STAY SUN SAFE: YOUR FAQs

Two Mediclinic dermatologists explain the causes and effects of sun damage.

Q: What causes sunburn?

MM: The sun weakens the bonds between the skin cells in the very top layer of your skin (stratum corneum) by affecting the proteins that adhere the cells to each other. This causes symptoms of sunburn and it’s why your skin peels after you burn.

Q: What happens when you tan?

MM: Too much sun exposure causes you to produce more melanin – the pigment that gives skin colour – and that’s why you tan. With further exposure, it leads to hyperpigmentation, especially in darker skin types.

Q: How does sun damage lead to cancer?

DA: Unprotected exposure to ultraviolet rays (UVA and UVB) damages the DNA in your skin cells. This causes mutation (changes in cells DNA) that can lead to skin cancer and premature ageing.

MM: Melanin-producing cells are in the basal membrane of your skin. Too much radiation causes these cells to multiply, sometimes abnormally way, which leads to skin cancer-melanoma. When UV rays enter the keratinocytes (epidermis cells), they can disturb the genetic make-up (DNA) of the cells. This makes the cells grow rapidly and divide, leading to a cancer called basal cell and squamous cell carcinoma.

Be aware of these early warning signs of sun damage which can lead to skin cancer.

The experts

Dr Matete Mathobela, dermatologist at Mediclinic Cape Gate.

Dr Dilshaad Asmal, dermatologist at Mediclinic Cape Town.

New skin cancer treatment looks promising
No fail-safe cure for skin cancer exists. However, a new treatment called immunotherapy is showing encouraging results, says Dr Asmal. “Immunotherapy is the use of drugs to stimulate a person’s own immune system.”

Q: Why do people who spend a lot of time in the sun look so much older?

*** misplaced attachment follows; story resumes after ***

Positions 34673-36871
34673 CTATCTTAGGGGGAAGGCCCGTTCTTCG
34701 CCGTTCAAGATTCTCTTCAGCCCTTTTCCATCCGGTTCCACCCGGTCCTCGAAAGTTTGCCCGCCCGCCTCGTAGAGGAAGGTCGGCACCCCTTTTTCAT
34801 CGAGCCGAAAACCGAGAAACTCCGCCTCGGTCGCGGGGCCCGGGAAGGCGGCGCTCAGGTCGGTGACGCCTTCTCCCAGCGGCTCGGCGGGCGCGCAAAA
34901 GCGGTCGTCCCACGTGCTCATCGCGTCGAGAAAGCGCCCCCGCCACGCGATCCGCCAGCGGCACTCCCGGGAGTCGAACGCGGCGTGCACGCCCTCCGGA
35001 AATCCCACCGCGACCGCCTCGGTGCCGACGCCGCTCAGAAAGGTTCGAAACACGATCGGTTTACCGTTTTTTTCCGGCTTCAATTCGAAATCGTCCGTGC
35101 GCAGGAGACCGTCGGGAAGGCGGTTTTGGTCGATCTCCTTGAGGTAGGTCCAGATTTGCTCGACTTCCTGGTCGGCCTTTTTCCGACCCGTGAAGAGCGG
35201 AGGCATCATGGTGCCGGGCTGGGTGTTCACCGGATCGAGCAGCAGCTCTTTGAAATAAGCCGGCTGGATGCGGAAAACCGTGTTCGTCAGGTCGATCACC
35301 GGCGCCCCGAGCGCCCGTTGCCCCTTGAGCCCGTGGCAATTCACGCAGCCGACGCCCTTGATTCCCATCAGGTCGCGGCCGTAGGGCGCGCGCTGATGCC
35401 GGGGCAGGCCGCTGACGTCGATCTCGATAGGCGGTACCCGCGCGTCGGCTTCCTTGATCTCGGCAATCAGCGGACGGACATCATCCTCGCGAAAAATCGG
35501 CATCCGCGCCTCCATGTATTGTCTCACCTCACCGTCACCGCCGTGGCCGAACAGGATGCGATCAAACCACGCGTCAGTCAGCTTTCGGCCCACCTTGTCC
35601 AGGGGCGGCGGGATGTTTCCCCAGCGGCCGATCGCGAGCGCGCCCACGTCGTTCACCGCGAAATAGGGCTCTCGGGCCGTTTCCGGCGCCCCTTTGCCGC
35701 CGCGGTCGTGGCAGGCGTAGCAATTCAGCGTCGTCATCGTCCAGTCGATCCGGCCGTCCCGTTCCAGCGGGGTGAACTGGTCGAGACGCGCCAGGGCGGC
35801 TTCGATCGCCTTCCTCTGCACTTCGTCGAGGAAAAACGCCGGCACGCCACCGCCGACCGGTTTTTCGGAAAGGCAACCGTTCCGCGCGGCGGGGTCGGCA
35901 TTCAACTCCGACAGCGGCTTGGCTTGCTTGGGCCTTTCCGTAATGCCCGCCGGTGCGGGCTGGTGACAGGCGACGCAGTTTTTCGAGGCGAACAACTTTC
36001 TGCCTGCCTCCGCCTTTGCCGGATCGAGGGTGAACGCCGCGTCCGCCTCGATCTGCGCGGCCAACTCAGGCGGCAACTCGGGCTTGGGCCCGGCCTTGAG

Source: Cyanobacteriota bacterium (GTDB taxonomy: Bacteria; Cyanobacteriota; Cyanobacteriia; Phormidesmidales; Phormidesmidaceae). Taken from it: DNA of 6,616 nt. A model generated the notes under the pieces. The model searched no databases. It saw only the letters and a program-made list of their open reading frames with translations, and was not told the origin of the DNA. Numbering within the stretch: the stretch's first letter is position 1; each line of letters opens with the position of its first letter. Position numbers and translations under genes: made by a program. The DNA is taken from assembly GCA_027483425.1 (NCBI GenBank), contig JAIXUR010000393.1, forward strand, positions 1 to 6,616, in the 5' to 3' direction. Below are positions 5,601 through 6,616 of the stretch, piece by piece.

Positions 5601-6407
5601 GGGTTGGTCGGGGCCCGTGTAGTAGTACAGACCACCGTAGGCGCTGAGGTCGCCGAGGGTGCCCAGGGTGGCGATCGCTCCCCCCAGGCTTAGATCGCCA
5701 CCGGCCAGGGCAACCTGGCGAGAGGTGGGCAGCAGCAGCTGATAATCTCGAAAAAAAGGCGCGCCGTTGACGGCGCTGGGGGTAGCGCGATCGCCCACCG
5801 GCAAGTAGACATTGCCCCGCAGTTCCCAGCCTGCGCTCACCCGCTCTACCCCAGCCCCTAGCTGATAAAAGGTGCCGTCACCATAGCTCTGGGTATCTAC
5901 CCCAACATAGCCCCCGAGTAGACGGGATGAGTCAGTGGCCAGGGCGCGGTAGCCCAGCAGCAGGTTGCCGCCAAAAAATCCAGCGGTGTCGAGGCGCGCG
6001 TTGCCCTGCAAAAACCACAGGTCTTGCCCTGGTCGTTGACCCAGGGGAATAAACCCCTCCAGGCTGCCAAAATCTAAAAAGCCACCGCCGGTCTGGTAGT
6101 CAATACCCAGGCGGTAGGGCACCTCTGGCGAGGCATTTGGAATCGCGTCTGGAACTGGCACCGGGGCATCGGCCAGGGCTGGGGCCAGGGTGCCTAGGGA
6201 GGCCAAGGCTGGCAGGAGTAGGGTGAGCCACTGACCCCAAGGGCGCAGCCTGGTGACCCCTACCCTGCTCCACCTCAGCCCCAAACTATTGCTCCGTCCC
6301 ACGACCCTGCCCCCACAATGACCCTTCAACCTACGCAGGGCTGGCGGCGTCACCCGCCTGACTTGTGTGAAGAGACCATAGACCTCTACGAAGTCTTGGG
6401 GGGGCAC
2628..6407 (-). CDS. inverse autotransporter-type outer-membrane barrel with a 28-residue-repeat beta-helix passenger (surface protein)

MM: Too much UV exposure weakens the blood vessels and damages collagen in the deep layer of the skin. This causes the signs of early ageing – dull and wrinkled skin and easy bruising.

Q: Are some people more at risk of skin cancer than others?

DA: Melanin protects the skin from the sun’s UV rays up to a point. Lighter skinned people have less melanin so lighter skins are more predisposed to skin cancer.

Q: I swear the sun causes my skin to break out! Am I imagining things?

MM: If you have acne, be aware that UVR exposure (that is both UVA and UVB) causes your sebaceous glands to produce too much oil (sebaceous hyperplasia). The oil gets trapped under the skin, which causes: bumps; thickening of the stratum corneum (outer layer of the skin); increased sebum production; formation of comedos (whiteheads and blackheads). 

Q: I can’t avoid the sun entirely. How do I protect myself?

DA: Be sun-smart with these 7 steps:

  1. Apply sunscreen 15-30 minutes before going out, even if it’s cloudy.
  2. Use a lip balm with SPF.
  3. Use a broad-spectrum sunscreen that protects against UVA and UVB rays.
  4. Reapply sunblock every two hours.
  5. Water and sand reflect UV radiation so always use sunblock in these environments.
  6. Limit time in the sun.
  7. Wear UV-protective clothes, hat, and sunglasses.                      

Visit Mediclinic Infohub for more ways to protect yourself and your kids from the harmful effects of the sun.



Get the most out of your sunscreen. Go to Mediclinic Infohub, where Dr Karen Ordemann, a dermatologist at Mediclinic Milnerton, explains the importance of sunscreen and the ways you’ve been using it incorrectly.

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